Q: I have a 100-pound female dog, unspayed, 2.5 years old, who is starting to develop behavioral issues: 1) Leash aggression (began in September while camping) 2) Off-leash bullying (began in October) 3) Ball-possessiveness (began this summer) 4) Bad recall (getting worse) 5) Bad heeling (was never good) 6) General uncontrollable “madwoman” behavior when meeting a dog or person she likes (just started this summer). She also has health issues (currently under investigation), which may or may not be contributing to these behavioral changes. Would very much be interested in your input. Many thanks!
A: Thank you very much for reaching out about your big girl. We sure feel with you! Behavioral issues are hard enough when happening with a little dog or dog of average size, but we’re in a different arena all together when dealing with large dogs who can not only easily overpower us but also pose even greater harm to the other people and animals.
With so much reactivity happening and rising behavioral issues in dogs, dog owners and canine experts are looking everywhere for answers. Recently, I would say, there’s been interest in how health issues could be contributing to a dog’s behavior. Regardless of the behavioral issues we’re dealing with, the absolute first thing to do is rule out any medical conditions. Indeed, pain and discomfort cause dogs to feel a sense of loss, vulnerability, and stress, driving a range of behavioral concerns.
With that said, I find it interesting that we’re looking so hard for answers that are right there before our eyes: the way of life that we are asking of our dogs and the behavioral expectations we have placed on them.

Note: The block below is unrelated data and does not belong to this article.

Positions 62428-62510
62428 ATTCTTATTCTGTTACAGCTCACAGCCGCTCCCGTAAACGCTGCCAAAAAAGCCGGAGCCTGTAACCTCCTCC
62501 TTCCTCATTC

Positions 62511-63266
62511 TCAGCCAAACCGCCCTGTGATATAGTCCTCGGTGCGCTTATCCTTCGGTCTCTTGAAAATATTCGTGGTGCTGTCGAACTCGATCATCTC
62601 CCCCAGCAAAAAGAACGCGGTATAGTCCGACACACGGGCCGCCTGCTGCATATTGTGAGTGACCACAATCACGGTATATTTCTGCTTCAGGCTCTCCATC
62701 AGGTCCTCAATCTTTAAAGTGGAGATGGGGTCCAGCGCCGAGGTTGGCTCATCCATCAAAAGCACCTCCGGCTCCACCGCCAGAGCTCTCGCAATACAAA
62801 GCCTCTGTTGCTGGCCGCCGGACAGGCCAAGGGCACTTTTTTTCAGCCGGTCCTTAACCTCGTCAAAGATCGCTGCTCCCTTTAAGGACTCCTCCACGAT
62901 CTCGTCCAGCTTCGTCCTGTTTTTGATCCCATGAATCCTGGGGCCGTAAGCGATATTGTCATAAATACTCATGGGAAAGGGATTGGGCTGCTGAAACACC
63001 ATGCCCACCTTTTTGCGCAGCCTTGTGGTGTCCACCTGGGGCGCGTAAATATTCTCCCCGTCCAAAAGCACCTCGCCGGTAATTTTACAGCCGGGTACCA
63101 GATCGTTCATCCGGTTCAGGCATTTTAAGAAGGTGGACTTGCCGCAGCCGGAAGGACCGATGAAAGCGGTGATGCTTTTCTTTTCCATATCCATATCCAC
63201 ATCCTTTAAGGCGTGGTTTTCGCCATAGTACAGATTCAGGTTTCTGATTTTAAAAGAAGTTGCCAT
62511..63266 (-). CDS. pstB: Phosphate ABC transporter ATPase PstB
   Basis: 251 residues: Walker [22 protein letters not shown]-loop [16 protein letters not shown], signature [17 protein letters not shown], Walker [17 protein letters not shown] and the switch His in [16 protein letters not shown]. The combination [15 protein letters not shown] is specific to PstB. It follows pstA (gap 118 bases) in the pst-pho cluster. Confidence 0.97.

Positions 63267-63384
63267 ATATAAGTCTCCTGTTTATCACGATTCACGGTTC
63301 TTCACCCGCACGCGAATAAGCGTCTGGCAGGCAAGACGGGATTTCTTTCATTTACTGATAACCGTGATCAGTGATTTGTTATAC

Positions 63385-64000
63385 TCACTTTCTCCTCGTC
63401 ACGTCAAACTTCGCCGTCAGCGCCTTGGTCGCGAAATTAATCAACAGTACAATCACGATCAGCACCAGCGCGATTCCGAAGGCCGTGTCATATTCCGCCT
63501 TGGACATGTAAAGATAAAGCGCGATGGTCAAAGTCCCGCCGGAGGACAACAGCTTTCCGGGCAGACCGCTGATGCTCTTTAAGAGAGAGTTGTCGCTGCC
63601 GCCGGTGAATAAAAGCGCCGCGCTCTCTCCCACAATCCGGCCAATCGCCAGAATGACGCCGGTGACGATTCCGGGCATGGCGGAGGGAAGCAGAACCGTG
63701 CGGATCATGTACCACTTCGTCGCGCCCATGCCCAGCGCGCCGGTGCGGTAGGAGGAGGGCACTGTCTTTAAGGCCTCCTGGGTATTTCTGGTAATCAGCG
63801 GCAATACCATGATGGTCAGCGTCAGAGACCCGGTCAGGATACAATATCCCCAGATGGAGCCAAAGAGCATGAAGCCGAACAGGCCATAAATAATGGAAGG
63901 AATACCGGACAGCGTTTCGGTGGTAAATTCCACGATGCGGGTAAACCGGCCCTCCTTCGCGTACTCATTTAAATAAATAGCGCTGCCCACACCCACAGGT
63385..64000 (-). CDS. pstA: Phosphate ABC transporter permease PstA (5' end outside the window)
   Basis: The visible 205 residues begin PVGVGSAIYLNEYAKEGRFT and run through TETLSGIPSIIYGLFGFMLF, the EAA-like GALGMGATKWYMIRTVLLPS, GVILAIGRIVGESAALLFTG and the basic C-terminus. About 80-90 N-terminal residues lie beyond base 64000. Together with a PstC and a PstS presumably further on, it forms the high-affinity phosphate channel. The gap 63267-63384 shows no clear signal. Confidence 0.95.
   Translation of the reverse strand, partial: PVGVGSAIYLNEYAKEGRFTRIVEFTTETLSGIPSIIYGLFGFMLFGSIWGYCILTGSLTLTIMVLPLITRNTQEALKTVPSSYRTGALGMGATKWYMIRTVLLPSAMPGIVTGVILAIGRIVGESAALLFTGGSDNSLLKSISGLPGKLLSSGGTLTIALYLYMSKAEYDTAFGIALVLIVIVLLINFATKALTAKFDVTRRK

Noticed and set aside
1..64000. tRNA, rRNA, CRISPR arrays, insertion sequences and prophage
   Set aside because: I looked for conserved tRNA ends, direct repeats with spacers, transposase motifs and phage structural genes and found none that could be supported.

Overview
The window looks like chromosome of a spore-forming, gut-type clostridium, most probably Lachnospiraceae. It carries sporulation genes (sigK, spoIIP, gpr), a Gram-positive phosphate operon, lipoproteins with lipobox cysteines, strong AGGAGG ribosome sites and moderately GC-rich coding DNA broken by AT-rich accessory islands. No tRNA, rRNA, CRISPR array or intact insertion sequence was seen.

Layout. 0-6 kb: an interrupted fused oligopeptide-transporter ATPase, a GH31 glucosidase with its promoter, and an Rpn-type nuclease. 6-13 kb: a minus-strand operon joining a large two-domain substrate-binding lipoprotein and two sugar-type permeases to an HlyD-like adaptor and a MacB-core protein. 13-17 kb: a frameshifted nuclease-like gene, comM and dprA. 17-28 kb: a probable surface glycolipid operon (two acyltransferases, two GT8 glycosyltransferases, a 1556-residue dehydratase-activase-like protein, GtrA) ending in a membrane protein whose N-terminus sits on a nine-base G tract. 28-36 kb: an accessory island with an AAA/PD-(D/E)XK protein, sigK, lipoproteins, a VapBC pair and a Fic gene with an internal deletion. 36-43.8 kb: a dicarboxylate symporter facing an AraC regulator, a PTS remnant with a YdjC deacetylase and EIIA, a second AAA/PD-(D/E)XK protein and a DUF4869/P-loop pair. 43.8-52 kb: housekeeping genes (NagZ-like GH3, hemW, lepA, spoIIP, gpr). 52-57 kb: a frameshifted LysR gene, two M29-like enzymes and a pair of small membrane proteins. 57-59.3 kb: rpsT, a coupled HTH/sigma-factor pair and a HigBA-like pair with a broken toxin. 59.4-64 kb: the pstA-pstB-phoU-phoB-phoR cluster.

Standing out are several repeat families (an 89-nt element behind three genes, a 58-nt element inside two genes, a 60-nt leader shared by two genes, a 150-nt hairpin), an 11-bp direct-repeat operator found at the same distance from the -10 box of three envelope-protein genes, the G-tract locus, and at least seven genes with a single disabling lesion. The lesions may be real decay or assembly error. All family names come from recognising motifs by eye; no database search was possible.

No doubt there could be something off physically with your big girl but I am here to ask questions about the dog’s way of life. Therefore, we would touch on your approach to managing space and boundaries inside and outside the home. We would talk about how you manage your dog around people and animals and the level of freedom she’s being given. This is a mistake we make with dogs is thinking that them being off leash is a requirement when I see it as the privilege of a well raised dog. Giving a dog off-leash opportunities is not the priority with a dog that’s having difficulty, it’s a greater sense of safety and trust in the person handling them that needs to come first.
We would also talk about your approach to socialization. Again, if my dog is having difficulty around people and animals and is not interacting properly, this is simply because things are lacking in the foundations of your relationship. One of the crucial elements I teach is that we need to have a foundation of socialization with our dog before introducing our dog to the rest of the world.
While there could be a health issue, I have been around long enough to know that health issues do not transform a dog and do not cause such an escalation of poor behavior. Of course, rule out any health concerns and deal with any that could be there but also consider your way of life and its impact on any dog’s behavior.
Here are ten steps you can take right now to begin addressing these issues:
Wishing you the best with your large breed dog!
#TheWayofLifeMethod #WayofLife #reactivedog #offleashtrouble #BigDogs #GiantBreeds #Caninewellness